Oregonians might not know who won close races until several days after the Tuesday election, Secretary of State Shemia Fagan cautioned Wednesday.
Voters have been slower returning their ballots this year than in past primaries, and a new law means ballots that arrive within a week after Election Day but were mailed and postmarked by May 17 will be counted. That means county election offices may not have all their ballots until May 24.
“In close races, it may take a few days before we know the unofficial winner because elections officials will still be counting all on-time and verified ballots,” Fagan said during a press briefing.
As of Wednesday morning, about 332,000 voters – 11.2% of those registered to vote – had cast their primary ballots. Turnout is typically lower in primary elections in non-presidential years, and only about one-third of voters participated in the 2018 primary.
Fagan reiterated that Oregonians can trust the results of the election, even if they might not know those results Tuesday night. Ballots are mailed only to registered voters and cannot be forwarded. County clerks also take several steps to verify ballots before they are counted.
Fagan and election officials around the country have focused on combating misinformation about elections this year. She said so far she hasn’t seen any widespread attacks on the legitimacy of the 2022 primary, and election officials are trying to be transparent about any human errors.
To that end, the Secretary of State’s Office alerted the public about a hack that affected a database used by a company that provides campaign finance compliance services for campaigns. The hack didn’t directly affect state data, but it included blocking access to passwords clients of C&E Systems used for ORESTAR, the state’s campaign finance reporting system.
Election officials also highlighted a ballot printing error in Clackamas County and sent revised Voters’ Pamphlets to some Washington County voters because some pages were missing from the original.
“The bottom line is that Oregonians can trust their election system,” Fagan said. “Our elections are secure and the ballots are going to be accurately counted, and the results are going to be accurately reported.”
Voters can check whether their county election office has received their ballot by checking the secretary of state’s website. Voters in Marion, Multnomah, Washington or Yamhill counties can also opt to receive texts or email alerts letting them know when their ballot has been received and when county officials have verified their signature on the return envelope.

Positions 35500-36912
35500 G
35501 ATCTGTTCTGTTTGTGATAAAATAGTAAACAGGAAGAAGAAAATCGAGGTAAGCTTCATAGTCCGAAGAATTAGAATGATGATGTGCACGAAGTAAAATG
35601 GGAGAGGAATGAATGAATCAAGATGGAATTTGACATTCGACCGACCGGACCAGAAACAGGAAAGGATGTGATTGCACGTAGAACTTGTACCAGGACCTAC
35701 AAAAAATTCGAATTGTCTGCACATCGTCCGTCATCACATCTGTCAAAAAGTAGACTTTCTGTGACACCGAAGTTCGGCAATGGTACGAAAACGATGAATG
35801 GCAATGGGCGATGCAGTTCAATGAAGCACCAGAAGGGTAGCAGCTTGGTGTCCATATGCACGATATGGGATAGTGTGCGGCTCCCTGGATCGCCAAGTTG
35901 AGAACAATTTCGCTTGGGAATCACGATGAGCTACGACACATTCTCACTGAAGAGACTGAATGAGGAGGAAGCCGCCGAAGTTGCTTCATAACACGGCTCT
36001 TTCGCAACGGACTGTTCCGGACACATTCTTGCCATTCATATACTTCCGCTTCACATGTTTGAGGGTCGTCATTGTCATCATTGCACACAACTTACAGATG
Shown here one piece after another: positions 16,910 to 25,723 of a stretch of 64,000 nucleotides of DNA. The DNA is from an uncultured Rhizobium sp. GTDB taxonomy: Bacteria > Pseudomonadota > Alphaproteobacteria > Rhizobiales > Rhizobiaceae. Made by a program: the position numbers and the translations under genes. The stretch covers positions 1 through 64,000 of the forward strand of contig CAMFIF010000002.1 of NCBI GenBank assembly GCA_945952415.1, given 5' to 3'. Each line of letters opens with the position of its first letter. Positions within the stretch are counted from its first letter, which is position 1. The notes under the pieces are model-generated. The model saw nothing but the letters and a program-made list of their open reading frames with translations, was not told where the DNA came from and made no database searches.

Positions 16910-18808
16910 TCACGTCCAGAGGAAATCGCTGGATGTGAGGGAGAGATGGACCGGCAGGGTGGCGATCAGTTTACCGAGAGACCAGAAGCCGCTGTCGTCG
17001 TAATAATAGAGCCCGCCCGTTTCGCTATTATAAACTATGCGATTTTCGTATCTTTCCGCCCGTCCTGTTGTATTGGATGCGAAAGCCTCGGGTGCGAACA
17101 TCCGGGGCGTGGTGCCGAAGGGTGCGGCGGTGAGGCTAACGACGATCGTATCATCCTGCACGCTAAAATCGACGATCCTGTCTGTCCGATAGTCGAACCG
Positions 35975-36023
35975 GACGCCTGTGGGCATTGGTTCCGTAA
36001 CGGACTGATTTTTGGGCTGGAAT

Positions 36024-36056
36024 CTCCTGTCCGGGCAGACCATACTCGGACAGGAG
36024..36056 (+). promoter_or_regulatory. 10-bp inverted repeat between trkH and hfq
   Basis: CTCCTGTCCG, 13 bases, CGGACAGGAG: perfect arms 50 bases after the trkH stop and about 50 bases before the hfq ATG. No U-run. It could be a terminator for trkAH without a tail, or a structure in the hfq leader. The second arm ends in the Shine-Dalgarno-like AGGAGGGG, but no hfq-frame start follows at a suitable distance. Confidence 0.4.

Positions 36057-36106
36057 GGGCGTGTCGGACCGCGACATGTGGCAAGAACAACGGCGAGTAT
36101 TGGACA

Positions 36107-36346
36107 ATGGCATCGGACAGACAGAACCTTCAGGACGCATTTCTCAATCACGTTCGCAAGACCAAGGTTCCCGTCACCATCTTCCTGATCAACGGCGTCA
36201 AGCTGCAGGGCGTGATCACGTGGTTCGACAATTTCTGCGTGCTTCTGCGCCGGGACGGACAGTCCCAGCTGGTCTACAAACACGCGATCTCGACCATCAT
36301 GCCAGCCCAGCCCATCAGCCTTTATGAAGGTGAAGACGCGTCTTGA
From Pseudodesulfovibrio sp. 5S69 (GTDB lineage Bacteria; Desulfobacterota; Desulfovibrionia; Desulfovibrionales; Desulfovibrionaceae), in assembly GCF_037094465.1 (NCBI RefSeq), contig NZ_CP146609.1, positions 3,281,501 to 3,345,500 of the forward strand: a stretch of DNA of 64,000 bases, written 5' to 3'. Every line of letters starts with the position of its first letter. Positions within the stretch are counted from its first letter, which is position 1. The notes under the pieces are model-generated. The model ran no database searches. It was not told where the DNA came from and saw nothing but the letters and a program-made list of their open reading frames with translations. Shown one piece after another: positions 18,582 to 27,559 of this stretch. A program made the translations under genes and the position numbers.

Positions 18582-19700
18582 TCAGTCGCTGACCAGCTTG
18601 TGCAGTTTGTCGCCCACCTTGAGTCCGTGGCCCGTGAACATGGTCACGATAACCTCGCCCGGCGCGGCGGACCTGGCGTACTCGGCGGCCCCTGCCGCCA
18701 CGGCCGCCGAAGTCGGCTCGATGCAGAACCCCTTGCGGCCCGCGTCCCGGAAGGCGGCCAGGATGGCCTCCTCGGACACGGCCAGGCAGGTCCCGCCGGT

Election officials compare every signature to ones in voter registration records. If a voter forgets to sign the envelope or signatures don’t match, those ballots are set aside and not counted unless the voter comes into an election office and signs their ballot or updates their signature within 21 days after the election.
All county election offices are equipped with cameras that broadcast ballot handling, observers can watch the process and blue and black pens are banned in areas with open ballot envelopes.
This year, Clackamas County will have to duplicate a large number of ballots because of a printing error. The county has barcodes that identify which races are on a particular ballot, and many of those barcodes were blurred this year.
At least two election workers from different political parties will copy those ballot markings onto new ballots that can be read by machines. Damaged ballots remain paired with duplicate ballots, leaving a clear record for post-election audits.
Deborah Scroggin, director of the state Elections Division, said counties can ask for an extension of time for processing election results, but Clackamas County doesn’t anticipate needing one.
Initial election results will be published by counties and the secretary of state shortly after 8 p.m. Tuesday. Counties will also post schedules online for when to expect updated results with ballots that were cast in time but took longer to count.
Oregon Capital Chronicle
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